The stone rows, common in Brittany but rare in England outside Dartmoor, number over sixty. Many are aligned on burial sites, and may have been processional. In additional there are ninety circles, and a number of large single upright stones called menhirs. Only the more impressive of the rows can be shown on the map.
The Beaker Folk also introduced the round barrow, covering a single important (and generally cremated) burial. This remained the standard shape,. with changes of detail, throughout the Bronze Age. Where these are found, we can be sure that the district carried a population at some period of its 1500 years. The map shows only the most prominent
of those surviving today, but it indicates that people spread on to most of the high ground above the swamps and forests. The soils they lived on were poor, but, at least until the Late Bronze Age, cultivation mattered much less than herding. Much of Dartmoor was enclosed for cattle with ‘reaves’ (boundaries) made of bank and ditch or drystone walling.
Much of this pioneering dates from the Middle Bronze Age, which began about 1400 BC. People known to us as the Urn Folk, after the large pots in which they buried the ashes of their dead, built on Dartmoor over 150 pounds or enclosures, most of which contain the remains of huts. Grimspound, the most famous, had a dozen circular dwelling huts with walls of earth and rubble faced with stone, besides several others which were probably cattle byres. The pound wall seems to have been a cattle‑corral rather than a defence against enemies. Many other settlements, marked by stone ‘hut-circles’, had no pound, but had instead an arrangement of walls between the huts to enclose corn-plots or cattle-pens. The little fields which the Urn Folk cleared of stones for their hoe-farming can still be traced by the ring of boulders, and are the earliest relics of cultivation in Britain. One expert guess is that the population of England reached some 40000 by about 1000 BC, and that might mean perhaps 2000 in Devon.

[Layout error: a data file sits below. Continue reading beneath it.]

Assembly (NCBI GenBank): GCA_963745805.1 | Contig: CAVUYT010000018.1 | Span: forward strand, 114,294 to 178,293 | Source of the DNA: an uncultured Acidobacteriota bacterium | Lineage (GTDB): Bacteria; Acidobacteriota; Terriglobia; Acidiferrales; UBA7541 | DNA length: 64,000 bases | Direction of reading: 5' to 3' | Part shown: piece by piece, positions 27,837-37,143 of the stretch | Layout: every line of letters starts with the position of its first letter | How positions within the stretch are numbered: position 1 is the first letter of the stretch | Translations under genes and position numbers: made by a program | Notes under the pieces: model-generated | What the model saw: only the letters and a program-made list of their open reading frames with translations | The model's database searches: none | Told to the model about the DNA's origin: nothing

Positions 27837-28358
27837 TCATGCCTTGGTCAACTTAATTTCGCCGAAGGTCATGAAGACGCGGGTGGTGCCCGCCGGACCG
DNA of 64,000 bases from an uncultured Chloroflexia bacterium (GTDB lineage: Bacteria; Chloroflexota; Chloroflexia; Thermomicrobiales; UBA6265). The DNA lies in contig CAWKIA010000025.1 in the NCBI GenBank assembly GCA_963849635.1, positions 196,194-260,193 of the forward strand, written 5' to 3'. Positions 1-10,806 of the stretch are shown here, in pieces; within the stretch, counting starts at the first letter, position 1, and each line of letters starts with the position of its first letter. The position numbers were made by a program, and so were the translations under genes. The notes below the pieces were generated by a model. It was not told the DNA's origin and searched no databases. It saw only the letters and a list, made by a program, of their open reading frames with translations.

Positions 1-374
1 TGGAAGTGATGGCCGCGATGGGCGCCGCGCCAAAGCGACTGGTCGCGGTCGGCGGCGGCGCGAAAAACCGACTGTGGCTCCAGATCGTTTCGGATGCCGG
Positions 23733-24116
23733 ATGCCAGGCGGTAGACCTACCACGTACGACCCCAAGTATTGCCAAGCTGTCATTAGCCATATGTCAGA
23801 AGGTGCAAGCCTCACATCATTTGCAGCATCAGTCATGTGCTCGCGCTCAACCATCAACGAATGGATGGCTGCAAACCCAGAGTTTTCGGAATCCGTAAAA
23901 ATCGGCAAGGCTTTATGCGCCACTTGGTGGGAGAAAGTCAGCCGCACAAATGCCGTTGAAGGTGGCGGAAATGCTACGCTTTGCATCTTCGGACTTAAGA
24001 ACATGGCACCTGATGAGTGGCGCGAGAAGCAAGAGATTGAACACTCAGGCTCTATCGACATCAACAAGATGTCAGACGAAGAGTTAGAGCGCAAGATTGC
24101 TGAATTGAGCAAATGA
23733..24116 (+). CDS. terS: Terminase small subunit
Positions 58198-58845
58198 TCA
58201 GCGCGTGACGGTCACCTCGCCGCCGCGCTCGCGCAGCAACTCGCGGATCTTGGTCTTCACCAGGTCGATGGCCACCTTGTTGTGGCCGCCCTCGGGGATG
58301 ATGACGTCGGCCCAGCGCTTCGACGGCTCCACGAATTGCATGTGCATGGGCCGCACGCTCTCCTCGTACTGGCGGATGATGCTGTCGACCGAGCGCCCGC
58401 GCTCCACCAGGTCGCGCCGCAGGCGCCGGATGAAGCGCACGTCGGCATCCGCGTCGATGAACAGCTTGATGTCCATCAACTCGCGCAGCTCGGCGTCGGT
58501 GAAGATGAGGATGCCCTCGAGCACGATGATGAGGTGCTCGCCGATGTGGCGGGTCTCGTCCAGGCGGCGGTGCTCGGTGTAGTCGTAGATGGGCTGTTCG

Throughout most of the Bronze Age the metal was too scarce for the everyday purposes of ordinary folk, and stone remained in use. Only in the Late Bronze Age, from about 750 BC, did bronze become more plentiful, and it was never as easy to get as iron later became, though it was easier to smelt and work. The Late Bronze Age saw the arrival in Britain of Celtic people who used a simple plough and cultivated much more efficiently, and a few of the enclosures attached to Dartmoor pounds show larger and more regular fields which may have been laid out for their cross-ploughing. This involved shallow ploughing first across the field and then up and down it, to ensure that the soil was thoroughly broken up. Mostly the newcomers preferred the chalk lands further east; and soon after their arrival the climate again began to grow wetter. By the end of the Bronze Age, about 450 BC, it is probable that the moor, and some of the other upland heaths, were again becoming uninhabitable. They were never to be cultivated again, since the iron axe allowed later pioneers in search of land to clear the forest from richer lowland soils. This fact, coupled with the plentiful supply of surface rocks on Dartmoor, explains why so much of Bronze Age date survives to the present.